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Mr Berry: What admission?

MR HUMPHRIES: I understood that Mr Berry was asking a number of people - friends of his and people he knew - to come in for the Tuesday night sitting this week. I recall seeing some of Mr Berry's staff, his wife and other people in the gallery. I assume that he had asked other people that he knew to come into the gallery. That is fine. I can also drum up 50 people, I can assure you, if I have a special reason for having them in the gallery. I have enough friends to do that. But doing so does not prove that we have support from the general public of this community to have Tuesday night sittings. It does not follow.

Another furphy or myth put about by the Labor Party is that somehow not having Tuesday night sittings is inconsistent with council-style government. I must say that I have never heard a more silly argument in my entire life. The idea of council-style government, Mr Speaker, is not about letting more people watch the decision-makers make the decisions; it is about letting the decision-makers share their decision-making power with the people of the community. That is what council-style government, in my view, is all about - letting people actually participate in those decisions through genuine processes to allow them to take part in them.

Ms Follett: Including letting them see what you do.

MR HUMPHRIES: Letting the public see what the powerful people are doing, Ms Follett, is not my concept of open government. I have a much broader view about open government than that. It is a view that actually involves people in that decision-making process. It is a system of checks and balances which gives people the power to actually take part in those decisions. That is what we should be all about with council-style government.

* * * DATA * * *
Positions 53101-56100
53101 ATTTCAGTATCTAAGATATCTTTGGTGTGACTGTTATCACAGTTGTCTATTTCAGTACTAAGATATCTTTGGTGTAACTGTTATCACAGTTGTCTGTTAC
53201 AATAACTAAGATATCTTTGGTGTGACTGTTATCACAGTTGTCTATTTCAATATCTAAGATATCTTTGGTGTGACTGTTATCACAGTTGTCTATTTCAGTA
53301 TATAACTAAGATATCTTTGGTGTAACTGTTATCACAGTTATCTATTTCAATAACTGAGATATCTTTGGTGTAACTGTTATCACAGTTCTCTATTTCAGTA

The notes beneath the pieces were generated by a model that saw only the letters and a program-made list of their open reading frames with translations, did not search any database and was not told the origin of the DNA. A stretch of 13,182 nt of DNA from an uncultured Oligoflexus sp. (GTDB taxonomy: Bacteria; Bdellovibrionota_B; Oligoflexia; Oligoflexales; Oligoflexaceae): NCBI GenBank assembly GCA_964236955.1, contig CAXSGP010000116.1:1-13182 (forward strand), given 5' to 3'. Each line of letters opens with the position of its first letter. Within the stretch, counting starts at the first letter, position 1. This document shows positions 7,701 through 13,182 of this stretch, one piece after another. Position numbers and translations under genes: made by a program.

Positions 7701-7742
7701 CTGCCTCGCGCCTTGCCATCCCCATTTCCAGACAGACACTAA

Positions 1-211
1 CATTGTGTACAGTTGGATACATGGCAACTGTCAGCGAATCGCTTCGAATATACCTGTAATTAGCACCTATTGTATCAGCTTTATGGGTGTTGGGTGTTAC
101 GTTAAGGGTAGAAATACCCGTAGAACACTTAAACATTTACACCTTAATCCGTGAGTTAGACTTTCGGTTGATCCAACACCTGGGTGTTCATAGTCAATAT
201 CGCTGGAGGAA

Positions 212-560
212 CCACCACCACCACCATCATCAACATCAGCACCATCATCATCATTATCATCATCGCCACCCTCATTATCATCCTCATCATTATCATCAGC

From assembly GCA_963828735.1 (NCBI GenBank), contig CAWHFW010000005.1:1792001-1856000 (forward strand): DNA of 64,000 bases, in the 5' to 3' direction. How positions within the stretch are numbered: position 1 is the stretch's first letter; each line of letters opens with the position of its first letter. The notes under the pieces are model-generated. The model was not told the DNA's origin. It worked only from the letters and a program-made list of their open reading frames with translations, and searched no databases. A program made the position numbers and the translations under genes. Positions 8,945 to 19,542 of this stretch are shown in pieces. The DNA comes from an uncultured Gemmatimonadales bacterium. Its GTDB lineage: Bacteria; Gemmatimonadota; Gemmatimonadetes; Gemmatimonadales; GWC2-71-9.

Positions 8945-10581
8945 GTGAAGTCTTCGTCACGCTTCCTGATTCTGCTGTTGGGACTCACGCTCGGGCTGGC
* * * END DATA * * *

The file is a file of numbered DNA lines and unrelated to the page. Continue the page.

Mr Speaker, I support the motion that Mr Moore has moved. I think that it is important. I realise that it is unfortunate that there are some new members of this place who have not seen or experienced what Tuesday night sittings have been like. I can only offer them the assurance that those of us who have been around in this place for some time - even members opposite in their private moments - would certainly acknowledge that Tuesday night sittings have not been a great success. If we want to continue to spend $20,000 a year - $60,000 or so over the life of an Assembly - on providing that kind of token access, access which only a small handful of people take advantage of, then I think we have a very skewed view of what our priorities should be in this place. There are many more important things we could be spending that money on. I would suggest that we should be exploring what alternative uses that money might be put to. That is, of course, your job, Mr Speaker, in the first instance. I commend this motion because I think it acknowledges what has been an unsuccessful experiment and should be dealt with appropriately.

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